Professor Kausik Ray joined Imperial College as Professor of Public Heath, Department of Primary Care and Public Health, School of Public Health in Feb 2015. A clinical cardiologist by training Professor Ray received his medical education (MB ChB, 1991) at the University of Birmingham, his MD (2004) from the University of Sheffield, a postdoctoral fellowship at Harvard Medical School (2004-2005) an MPhil in epidemiology (2007) from the University of Cambridge and was Chair in Preventive Cardiology at St Georges University of London from 2010.
Professor Ray’s research interests focus on the prevention of cardiovascular disease using observational methods and intervention studies including large trials. Recently Professor Ray has established the first global registry of Familial Hypercholesterolaemia in conjunction with the European Atherosclerosis Society (EAS) called the FH studies collaboration (FHSC) and is PI for the TOGETHER study looking at cardiometabolic risk factors and clinical outcomes in approximately 250 000 people using electronic health records in London.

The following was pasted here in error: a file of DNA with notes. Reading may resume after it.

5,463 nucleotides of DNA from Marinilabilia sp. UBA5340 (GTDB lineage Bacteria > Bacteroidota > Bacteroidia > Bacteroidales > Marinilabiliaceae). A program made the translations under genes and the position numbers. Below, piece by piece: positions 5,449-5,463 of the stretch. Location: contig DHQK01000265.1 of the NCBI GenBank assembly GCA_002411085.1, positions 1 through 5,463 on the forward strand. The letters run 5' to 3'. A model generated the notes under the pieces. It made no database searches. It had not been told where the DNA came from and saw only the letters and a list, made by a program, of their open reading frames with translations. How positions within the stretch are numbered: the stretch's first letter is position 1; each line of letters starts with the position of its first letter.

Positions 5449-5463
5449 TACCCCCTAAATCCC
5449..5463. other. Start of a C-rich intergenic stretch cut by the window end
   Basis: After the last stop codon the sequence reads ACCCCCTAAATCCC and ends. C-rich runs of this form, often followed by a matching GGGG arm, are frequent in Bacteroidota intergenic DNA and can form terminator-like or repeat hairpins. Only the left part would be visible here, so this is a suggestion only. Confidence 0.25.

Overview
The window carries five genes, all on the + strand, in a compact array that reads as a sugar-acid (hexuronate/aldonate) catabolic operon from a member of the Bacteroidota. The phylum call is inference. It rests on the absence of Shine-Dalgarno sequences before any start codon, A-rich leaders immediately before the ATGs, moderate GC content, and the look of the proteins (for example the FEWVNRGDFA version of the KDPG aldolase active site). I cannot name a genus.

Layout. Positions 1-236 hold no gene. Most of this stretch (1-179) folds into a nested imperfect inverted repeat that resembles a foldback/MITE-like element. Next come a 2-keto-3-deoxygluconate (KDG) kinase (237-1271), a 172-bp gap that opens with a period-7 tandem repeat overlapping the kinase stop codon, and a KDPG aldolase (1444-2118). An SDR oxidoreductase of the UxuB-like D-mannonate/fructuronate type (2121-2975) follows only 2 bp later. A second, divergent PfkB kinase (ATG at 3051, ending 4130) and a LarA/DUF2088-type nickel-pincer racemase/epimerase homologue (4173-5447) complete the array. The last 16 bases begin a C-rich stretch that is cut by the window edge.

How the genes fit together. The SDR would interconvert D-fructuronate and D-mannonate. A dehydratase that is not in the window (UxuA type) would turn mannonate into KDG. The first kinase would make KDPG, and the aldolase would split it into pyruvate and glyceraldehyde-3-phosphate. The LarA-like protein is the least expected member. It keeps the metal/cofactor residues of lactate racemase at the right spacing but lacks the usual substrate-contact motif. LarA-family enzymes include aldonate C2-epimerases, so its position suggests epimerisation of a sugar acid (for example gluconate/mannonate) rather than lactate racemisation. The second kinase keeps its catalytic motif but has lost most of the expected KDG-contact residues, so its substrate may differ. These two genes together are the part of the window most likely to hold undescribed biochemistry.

Globally a child is born every minute with familial hypercholesterolaemia (FH) the commonest autosomally dominant condition known to man with a prevalence of about 1:200- 1:250. This results in lifetime elevations in low density lipoprotein cholesterol (LDL-C) resulting in premature morbidity and mortality from vascular disease. This condition can be treated by screening and early treatment with statins and other lipid lowering therapies. At the European Atherosclerosis Society Congress 2015 in Glasgow (http://eas.org), Professor Ray will launch the EAS FHSC, a global registry to harness information on the detection, management and clinical consequences of current practice on clinical outcomes. The mission statement is outlined below and for full details of the FHSC activities please see http://www.eas-society.org/fhsc.aspx
“The mission of the EAS FHSC is to empower the medical & global community to seek change in their respective countries or organizations regarding how FH is detected and managed, with a view to promoting early diagnosis and more effective treatment of this condition. Through international collaboration of stakeholders we aim to generate large scale robust data on how FH is detected, managed and the clinical consequences of current practice on outcomes.”